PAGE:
- The book The Grasshopper Lies Heavy is a banned book in Nazi areas – it is an alternate fiction book where the Axis loses WW2. Many characters in this book are reading this novel. In the TV series, they have a banned film instead of this book. Some of the characters are amazed that there could be a world where the Axis loses WW2, it's unfathomable to them.
- The I Ching is very popular. People use it to help them make decisions.
When a book is so good, I am always vague about the plot in my reviews. I certainly don't want to spoil this amazing book for you.
Book #8 in my My 2020 Reading Challenge
#SciFi #SpeculativeFiction #WW2 #Books #BookReview #AlternativeHistory
Minoan and Mycenaean Art by Reynold Higgins
I am fascinated by history and especially Greek history. I am a proud Greek-Canadian. In fact, I'm Cretan (not a cretin!), so the Minoan civilization is of particular interest to me. I've visited the palace of Knossos and other sites around Crete, but I also am eager for some 'book' knowledge of Minoan civilization too.
I enjoyed this book, but it is academic in tone, so this book is not particularly exciting. It is a very informative book though. There are many color pictures with detailed descriptions. Most of the art they talk about is pottery. I'm not sure if that's only what has survived, or it was a conscious choice.
A few interesting things from the book:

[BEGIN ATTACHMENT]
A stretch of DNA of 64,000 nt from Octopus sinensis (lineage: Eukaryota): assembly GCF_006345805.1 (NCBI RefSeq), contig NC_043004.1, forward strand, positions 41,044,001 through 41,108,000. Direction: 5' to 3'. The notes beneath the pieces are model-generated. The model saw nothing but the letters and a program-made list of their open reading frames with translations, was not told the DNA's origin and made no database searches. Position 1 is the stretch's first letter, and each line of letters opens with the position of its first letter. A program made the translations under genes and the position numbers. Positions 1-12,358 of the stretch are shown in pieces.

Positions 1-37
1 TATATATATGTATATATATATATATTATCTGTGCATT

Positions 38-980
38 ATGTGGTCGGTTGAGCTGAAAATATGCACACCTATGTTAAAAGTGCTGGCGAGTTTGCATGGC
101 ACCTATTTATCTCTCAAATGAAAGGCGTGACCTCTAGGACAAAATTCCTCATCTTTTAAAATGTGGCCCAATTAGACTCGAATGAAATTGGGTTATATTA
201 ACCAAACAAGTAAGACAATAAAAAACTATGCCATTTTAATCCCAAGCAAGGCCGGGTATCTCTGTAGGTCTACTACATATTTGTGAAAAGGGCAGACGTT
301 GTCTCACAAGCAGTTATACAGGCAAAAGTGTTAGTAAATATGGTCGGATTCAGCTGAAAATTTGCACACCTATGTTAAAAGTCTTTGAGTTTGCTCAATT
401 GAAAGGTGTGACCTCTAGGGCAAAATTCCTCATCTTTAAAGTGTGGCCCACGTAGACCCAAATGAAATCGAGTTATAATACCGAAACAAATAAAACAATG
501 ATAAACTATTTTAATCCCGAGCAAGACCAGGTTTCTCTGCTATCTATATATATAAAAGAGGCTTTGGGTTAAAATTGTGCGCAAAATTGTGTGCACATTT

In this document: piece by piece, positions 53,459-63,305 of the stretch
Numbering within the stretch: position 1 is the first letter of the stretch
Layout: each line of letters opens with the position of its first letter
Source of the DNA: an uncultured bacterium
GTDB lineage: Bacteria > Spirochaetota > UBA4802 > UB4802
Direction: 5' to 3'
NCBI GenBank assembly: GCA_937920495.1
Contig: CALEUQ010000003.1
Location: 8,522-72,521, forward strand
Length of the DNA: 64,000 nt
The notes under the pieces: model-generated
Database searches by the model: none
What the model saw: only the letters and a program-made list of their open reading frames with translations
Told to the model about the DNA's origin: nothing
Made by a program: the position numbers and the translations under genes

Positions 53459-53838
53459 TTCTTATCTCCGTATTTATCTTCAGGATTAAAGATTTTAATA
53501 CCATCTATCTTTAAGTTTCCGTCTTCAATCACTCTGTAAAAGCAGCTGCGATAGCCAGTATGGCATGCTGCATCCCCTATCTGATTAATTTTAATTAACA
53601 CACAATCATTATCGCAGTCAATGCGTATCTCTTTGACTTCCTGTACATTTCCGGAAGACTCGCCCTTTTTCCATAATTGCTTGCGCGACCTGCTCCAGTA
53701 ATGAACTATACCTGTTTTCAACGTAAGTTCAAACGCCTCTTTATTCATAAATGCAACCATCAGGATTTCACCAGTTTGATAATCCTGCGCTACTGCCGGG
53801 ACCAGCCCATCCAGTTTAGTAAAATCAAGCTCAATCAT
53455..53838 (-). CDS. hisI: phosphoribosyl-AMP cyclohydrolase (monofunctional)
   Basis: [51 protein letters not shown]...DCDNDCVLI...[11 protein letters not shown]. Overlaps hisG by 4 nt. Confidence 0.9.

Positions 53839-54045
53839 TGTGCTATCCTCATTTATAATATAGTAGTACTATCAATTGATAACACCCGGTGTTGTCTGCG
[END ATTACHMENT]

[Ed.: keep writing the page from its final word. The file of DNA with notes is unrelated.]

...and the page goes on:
- Minoan potters influenced the Mycenaean potters even after being conquered by the Mycenaean's ~1450 BC
- Minoan pottery can be seen in frescoes in the Egyptian city of Thebes. This means that the Minoans were doing trade with them.
- The famous Minoan 'bull sculpture' is actually a pottery vessel for liquid. The filling hole is one of the ears and the liquid can be poured out of the mouth.
- The 'double axe' symbol may have been an offering for the Goddess Athena. They found many gold double axes in a temple on Crete. This symbol is dear to me because I inherited a double cross gold necklace from my father. It's amazing that the symbols from ancient Minoan civilization live on in modern Crete.
I should probably read the modern history of Crete. I bought a very large book about the history of Crete when I last visited. So many books, so little time!
Book #7 in my My 2020 Reading Challenge
#Crete #Minoan #Books #BookReview #NonFiction #Art #Greek #BronzeAge